Russian River 300k Brevet Ride Report

I had been wanting to do a brevet for a few years now. Back in 2012 Matt Shapiro and I rode down to LA on our track bikes. It took about 13 days and we averaged 100 miles a day. On this trip we meet a good friend Erik who long story short, roped me into the world of long distance riding. This year was the first year where I felt fit enough, and mentally prepared to attempt rides like these. My goal, to get a Super Randonneur title the first year.


The Super Randonneur title isn’t something to joke about. Although many have achieved this title, it is more than just finishing a ride. By the end of the season, you will have had to complete a 200k, 300k, 400k, and a 600k brevet. The Russian River 300k is a classic, with a 20 hour time limit. Starting the the Golden Gate Bridge, running north through Petaluma, Santa Rosa, through Healdsburg, over to the coast through Guerneville, south Bodega Bay and back to the starting point on the south side of the Golden Gate Bridge. Map here


The ride left the Golden Gate Bridge at 6am. Erik had been briefing me on the way to the start. Usually it’s fast off the line, then it mellows out into a softer pace, something reasonable for the 189 miles in front of you. We were the first onto the bridge, getting out in front and figuring out who was going to work together. We we’re hauling through Sausalito when two guys on a tandem come up alongside our breakaway of 5 or 6. These guys had some serious power and it become very apparent that they are going to turn this ride up to 11. We start to shed riders after a climb 10 miles in, and were left with the tandem, Erik, myself, and Bill Brier, previous president of SF Randonneurs… dream team.


Let me get something straight, there aren’t classes or categories when it comes to randonneuring. No masters, no pro, cat 5, or tandems. Which means were all in it together. Also, let me make this very clear, two really strong riders on one bike will always be more efficient than one rider on one bike. Therefore, the three of us had to WORK to hold onto the tandems rear wheel. We made it to Petaluma in 2.5 hours, and all the way to Healdsburg before noon. Those are fighting words.


Erik and I were sick, I forgot to point this out. We started feeling pretty shitty two days before. We weren’t sure what was going to happen, if we would be able to finish the brevet, or if we should even attempt the ride in the first place. Our plan was, if things go south we turn around in Petaluma. But with the tandem, and Bill in tow we were a well greased machine. We just might have been some rusty gears. My throat would get scratchy, so a banana, and a bite of a chocolate bar to fix the problem. Erik had some Blueberry soup as his secret weapon. Basically we were patching a sinking ship every mile we rode.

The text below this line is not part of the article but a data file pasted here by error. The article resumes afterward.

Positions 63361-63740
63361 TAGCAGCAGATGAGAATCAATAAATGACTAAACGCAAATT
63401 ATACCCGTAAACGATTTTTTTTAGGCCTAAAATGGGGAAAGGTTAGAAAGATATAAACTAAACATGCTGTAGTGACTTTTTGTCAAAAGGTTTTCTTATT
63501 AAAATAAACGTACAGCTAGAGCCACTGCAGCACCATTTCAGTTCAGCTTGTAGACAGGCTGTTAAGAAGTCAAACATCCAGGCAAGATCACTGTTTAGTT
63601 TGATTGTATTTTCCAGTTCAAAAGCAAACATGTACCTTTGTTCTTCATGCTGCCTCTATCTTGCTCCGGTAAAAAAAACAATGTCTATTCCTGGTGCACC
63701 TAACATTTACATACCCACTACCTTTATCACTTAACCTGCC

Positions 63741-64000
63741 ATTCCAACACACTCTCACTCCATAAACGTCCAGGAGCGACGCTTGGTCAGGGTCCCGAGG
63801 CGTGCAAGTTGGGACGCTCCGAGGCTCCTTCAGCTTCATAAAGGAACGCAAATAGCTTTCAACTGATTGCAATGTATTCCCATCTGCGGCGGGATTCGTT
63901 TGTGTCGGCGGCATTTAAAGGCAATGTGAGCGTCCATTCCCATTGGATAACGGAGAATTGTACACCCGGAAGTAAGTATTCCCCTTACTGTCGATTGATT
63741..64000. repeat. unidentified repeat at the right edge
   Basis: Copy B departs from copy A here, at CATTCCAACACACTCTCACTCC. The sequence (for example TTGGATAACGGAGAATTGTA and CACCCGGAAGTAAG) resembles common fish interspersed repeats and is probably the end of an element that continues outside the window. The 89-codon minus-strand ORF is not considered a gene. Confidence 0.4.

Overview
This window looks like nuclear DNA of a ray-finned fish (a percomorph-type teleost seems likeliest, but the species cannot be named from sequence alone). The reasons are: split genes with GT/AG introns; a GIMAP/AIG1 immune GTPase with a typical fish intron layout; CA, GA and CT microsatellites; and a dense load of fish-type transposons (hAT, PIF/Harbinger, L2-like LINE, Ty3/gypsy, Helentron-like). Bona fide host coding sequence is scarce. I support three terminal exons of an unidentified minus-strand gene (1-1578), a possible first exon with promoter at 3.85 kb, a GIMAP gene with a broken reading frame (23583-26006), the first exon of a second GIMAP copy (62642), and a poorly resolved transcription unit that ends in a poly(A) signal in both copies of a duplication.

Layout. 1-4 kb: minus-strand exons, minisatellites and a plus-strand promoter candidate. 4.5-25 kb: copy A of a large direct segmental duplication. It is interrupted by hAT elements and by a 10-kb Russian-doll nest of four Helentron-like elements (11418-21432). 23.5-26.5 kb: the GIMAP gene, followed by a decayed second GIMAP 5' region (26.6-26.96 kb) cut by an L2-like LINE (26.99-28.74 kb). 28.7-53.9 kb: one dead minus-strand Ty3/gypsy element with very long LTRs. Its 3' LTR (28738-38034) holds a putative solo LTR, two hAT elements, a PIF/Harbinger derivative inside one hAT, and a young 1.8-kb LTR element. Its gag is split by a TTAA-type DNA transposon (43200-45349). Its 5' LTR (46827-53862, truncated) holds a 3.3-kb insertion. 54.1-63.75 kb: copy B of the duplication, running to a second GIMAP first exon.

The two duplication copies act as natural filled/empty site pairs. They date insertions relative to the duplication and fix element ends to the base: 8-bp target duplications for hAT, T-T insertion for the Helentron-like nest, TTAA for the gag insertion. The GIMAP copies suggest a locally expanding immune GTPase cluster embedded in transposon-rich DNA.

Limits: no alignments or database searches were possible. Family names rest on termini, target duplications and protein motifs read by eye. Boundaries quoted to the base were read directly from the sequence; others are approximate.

But… we were the lead group and we were hauling ass and that felt @$*%ing good. Averaging 23mph, we were on schedule for a 10 hour finish time. As 300k brevets go, thats fast. Once we made it the coast, the illness hit Erik like a brick wall. He fell off the back just south of Jenner so we waited in Bodega to regroup. Pizza, coconut water, candy, fix. Erik rolled in about 10 minutes later. The tandem and Bill rolled out and at that point we changed our pace to two airplane whiskeys per hour. The next 40 or so miles were becoming familiar territory. This just makes things feel slower and although you know you’re almost there, the anxiety level builds. The weather was overcast for most of the ride, so rolling into Pt. Reyes at 76 degrees meant a power nap and beer. This is the typical brevet style when you go fast and chill hard.


We made our next move, this time warm and filled with some liquid courage to grease the gears and 130 miles in our legs. I had a dinner date at the Martin house, so I had some motivation to get to our point B. Erik was on cruise control. At this point the sickness had grabbed ahold of his DNA and started to attack his soul. His cough would produce some red tinted phlegm so there was no point in trying to ramp the pace up. We parted ways just just before descending into Fairfax. As punishment for leaving my friend, the ironic fate of my front shifter breaking and leaving me in the big ring only solidified my need to hit mach 10 to get home on time.


I rolled over the south end of the Golden Gate Bridge to finish my ride in 11 hours 27 minutes. 4th place, considering the tandem as two. 45 minutes behind Bill Brier and the freight train who broke the course record by 20 minutes. Do you remember when Felix Baumgartner space jumped out of the Red Bull Stratos, falling 39 kilometers breaking the sound barrier? This ride, that finish, same feelings.

Mike snapped a few details of salt and grease on my way home.

: Dylan Buffington